Suppose, for example, you spend up to—but not over—the credit limit on your credit card. Most Americans don't realize that if they get too close to their credit limit, their FICO score could drop and trigger an interest rate increase on their credit cards—even for credit cards that they've paid on time for years—even for closed cards whose debts they're paying off. And the same lower FICO score could trigger interest rate hikes on more than one credit card, increasing the debt on each one. At least 50% of U.S. credit cards carry debt from month to month, and the average American family today has five credit cards. Interest hikes on multiple cards at once could spell financial disaster for working families.

Among the issues the Subcommittee has been investigating are who determines an individual's FICO score, who decides when a lower FICO score will trigger a higher credit card interest rate, and who actually sets those higher interest rates. What we found is that most interest rate decisions are not made by individual employees, but by computer systems programmed to react to credit scores.

It works like this. Take a look at this chart, Exhibit 2(c). FICO scores are generated by three so-called credit bureaus, Equifax, Experian, and TransUnion. To produce the scores, each credit bureau collects credit data from a variety of sources, including payment data from companies administering mortgages, car loans, utility bills, and credit card accounts, and information taken from bankruptcy and tax proceedings, debt collectors, and others. This credit data is fed into the credit bureaus' computer systems on a continuous basis.

The credit bureau computers take in, store, and organize the information so that a "credit report" can be called up for any one of hundreds of millions of individuals. Each credit report identifies the individual by name and address; lists what types of credit that person has, including any mortgage, car loan, or credit card; and describes whether the person is current or behind on the payments. The report also indicates whether that person has been the subject of debt collection efforts or has declared bankruptcy. In addition to compiling the credit reports, the credit bureaus apply a complex mathematical model, developed by Fair Issac Company, to analyze the data in each report in an attempt to predict how likely the person is to default on their credit obligations in the next 90 days. The model focuses primarily on such factors as the extent to which a person is past due in paying their bills, the level of debt incurred, and the extent to which the incurred debt is close to the person's credit limits. Recent debt collection actions and bankruptcies are considered key factors that predict a greater likelihood of default. After analyzing the data in each credit report, the model assigns each person a FICO score, that number between 300 and 850 that is supposed to predict the likelihood of a default in the next 90 days.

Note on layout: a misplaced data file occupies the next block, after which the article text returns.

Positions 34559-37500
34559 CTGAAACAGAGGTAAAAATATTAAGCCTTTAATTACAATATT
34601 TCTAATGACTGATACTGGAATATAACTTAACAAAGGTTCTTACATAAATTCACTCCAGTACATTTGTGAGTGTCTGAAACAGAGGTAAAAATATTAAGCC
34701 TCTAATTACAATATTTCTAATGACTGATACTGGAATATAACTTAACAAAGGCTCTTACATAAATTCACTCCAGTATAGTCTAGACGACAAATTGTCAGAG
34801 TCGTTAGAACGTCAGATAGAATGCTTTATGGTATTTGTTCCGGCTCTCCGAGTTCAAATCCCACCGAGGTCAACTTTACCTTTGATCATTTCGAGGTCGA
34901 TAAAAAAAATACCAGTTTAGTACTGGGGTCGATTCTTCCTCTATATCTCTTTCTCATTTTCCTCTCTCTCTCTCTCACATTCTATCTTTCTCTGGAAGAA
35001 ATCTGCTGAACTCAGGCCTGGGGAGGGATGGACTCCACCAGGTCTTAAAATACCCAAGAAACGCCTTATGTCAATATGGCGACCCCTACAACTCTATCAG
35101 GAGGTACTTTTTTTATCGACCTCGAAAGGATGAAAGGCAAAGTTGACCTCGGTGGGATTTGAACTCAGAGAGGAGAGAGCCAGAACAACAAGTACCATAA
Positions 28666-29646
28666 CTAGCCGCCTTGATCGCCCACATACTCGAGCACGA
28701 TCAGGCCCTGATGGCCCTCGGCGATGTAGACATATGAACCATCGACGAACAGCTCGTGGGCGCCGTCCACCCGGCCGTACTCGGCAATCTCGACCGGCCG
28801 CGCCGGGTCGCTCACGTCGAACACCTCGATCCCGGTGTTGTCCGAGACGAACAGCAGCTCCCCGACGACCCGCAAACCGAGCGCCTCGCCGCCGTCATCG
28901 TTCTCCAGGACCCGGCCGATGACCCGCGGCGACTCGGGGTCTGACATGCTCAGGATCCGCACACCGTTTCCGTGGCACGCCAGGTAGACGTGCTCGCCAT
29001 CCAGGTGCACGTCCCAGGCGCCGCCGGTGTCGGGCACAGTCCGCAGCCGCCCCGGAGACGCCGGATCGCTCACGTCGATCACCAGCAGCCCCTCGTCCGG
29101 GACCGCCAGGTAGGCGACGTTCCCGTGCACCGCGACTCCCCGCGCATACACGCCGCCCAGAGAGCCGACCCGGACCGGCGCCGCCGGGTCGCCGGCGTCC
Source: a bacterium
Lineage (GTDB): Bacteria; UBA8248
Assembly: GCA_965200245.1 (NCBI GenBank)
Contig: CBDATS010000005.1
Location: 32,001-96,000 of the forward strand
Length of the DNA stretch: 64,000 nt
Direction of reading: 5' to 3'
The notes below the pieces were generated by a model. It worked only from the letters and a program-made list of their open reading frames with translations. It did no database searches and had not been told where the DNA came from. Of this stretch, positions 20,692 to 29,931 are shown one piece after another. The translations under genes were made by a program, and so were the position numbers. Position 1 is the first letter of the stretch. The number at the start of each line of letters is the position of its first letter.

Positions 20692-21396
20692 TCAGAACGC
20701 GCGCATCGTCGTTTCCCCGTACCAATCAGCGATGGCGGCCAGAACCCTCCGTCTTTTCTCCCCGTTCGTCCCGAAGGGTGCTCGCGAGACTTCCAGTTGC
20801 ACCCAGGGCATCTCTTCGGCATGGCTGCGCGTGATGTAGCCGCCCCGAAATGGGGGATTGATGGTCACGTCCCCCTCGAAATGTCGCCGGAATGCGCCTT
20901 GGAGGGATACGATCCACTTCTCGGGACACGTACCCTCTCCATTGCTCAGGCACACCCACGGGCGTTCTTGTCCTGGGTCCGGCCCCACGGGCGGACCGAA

Fair Issac has designed the FICO scoring system so that the lower the number, the more likely the person is to default in the next 90 days. A person with a 720 FICO score, for example, is seen as having odds of roughly 1 in 22 that they will default in the next 90 days; a person with a 680 score has 1 in 9 odds of defaulting; and a person with a 620 score is seen as having roughly 1 in 4 odds of defaulting. So the lower the score, the greater likelihood a person will default.

Major credit card issuers typically check the FICO scores of each of their cardholders every 30-90 days. Since each issuer has millions of cardholders, millions of FICO scores are fed into the issuer's computer systems on an automated basis. If a cardholder's FICO score drops, the issuer's own automated, risk analysis system automatically flags the account for additional review. The issuer's system then uses the person's FICO score and actual payment history at the issuer to generate an internal credit score evaluating the cardholder's likelihood of defaulting in the near future. If that internal credit score falls within designated criteria—even if that cardholder has a perfect record of making on-time payments to the issuer—the credit card issuer's computers use other criteria to select a higher interest rate for that cardholder. The system then sends a notice to the cardholder that the increased rate will be applied by a specified date, unless the cardholder follows certain procedures to opt out of the increase by closing the account.

The automated process I've described, capable of making credit decisions on millions of accounts, has been in operation for years. Today, in most cases, no human being is involved at any point in deciding who will get an interest rate increase, selecting the interest rates to be imposed, and notifying the affected cardholders. While human beings do program the computers and sometimes are brought in to decide a small portion of individual cases, the vast majority of credit card interest rate increases today are being decided and imposed on an automated basis. And those automated rate increases can and do hike the interest rates of people with excellent histories of on-time payments.